To be Happy or to Write

I was challenged by commenter and dear friend Cate to write a post based on Jean Rhys’s statement ‘I rather be happy than write’ (paraphrased by Cate). My first thought is that Jean Rhys, while an amazing writer and fascinating individual, was a bit miserable. Then again, if I lived during the first half of the 20th century I’d be miserable, and pissed-off for that matter.

What feels like a lifetime ago, as an undergraduate I wrote an essay comparing Rhys’ personal, but now published, journals and her novel Voyage in the Dark. The essay has long since disappeared with the Toaster Mac on which it was written, but I remember the two being so similar in scene and narrative that Voyage in the Dark appeared to be a rewrite of her diaries.

With this in mind, it is no wonder Rhys may have felt unhappy when writing. Now called ‘Narrative Therapy’, Rhys may have used writing as a cathartic experience to express deep emotional trauma. This process, while healthy, is not pleasant and can bring a writer back to the moment when she felt her initial suffering. Therefore, Jean Rhys’ statement that she’d rather be happy than write is hardly surprising. If her writing was a process that brought back old pains and opened scars, the fact that she wrote at all is praiseworthy. Furthermore, the fact she published — as opposed to keeping her writing private — proves that she was a woman on a mission to use literature to change the plight of the underprivileged. To her, writing was not a pleasurable experience, but it made a difference in the world.

Rhys’ statement about happiness and writing makes me think about why I write, and if it brings me happiness.

Personally, I hate the blank screen and completing a writing project is physically exhausting. But once I’ve started the process, and the screen is no longer completely white, I enjoy the time spent creating characters, rearranging words, and developing a narrative. This is equally the case for non-fiction writing. Yet, for me, my writing is not autobiografictional, and I can use it to escape, discuss, or even explore — not to relive.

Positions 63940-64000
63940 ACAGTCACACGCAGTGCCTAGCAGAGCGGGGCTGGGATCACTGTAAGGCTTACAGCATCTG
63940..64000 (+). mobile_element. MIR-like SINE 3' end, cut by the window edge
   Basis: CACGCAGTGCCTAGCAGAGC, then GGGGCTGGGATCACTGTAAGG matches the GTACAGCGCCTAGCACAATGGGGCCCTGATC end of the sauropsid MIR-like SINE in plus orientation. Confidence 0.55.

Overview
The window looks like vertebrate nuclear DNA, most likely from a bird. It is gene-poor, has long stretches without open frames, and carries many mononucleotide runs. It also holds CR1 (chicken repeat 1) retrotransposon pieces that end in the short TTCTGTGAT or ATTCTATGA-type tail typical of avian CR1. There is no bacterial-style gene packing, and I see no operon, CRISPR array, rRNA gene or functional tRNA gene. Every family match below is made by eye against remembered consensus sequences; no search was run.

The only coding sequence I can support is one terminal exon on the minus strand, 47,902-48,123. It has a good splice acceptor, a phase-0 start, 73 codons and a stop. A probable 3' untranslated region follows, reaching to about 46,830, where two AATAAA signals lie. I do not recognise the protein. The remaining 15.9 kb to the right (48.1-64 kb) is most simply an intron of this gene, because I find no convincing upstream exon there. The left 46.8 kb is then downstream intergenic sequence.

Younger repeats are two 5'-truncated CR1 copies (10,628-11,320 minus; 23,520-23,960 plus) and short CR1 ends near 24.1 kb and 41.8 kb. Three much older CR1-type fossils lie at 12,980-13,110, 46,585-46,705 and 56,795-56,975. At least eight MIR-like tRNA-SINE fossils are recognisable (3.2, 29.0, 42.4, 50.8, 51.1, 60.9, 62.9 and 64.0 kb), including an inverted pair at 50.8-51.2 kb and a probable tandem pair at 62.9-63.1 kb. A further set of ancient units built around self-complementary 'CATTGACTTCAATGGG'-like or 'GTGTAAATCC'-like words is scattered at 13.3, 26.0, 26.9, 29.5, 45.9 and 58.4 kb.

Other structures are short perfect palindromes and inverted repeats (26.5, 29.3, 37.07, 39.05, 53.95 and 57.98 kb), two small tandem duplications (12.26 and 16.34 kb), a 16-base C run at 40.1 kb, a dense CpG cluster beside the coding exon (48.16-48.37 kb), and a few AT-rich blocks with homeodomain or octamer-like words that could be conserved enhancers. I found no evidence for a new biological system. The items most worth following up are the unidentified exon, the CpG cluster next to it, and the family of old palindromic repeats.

My personal daemon is being stuck at a desk. I adore being outside, moving, and being active. For me, there is a happiness and freedom in not being enclosed by walls or straddled to a desk. I long to be in a meadow, forest or even on a city street most days, even when the weather is bad. I find beauty in a winter evening rain storm, and how it turns a moonless night from nothingness to an inky black. I love a spring day, looking up through the new green shoots to a light blue sky.

I can feel trapped when inside and still. (I can also be incredibly lazy, and lying on a beach doing nothing at all is always appealing.)

When I look back at my life, the choice will not be between writing or happiness, as they both bring me pleasure. But between writing and activity. And, unlike Jean Rhys, I don’t feel like I can yet decide which one was better time spent.

However, we all have our writing daemons, and we will look back one day and decide if we regret our time writing. For each of us — I hope — the answer will be different.

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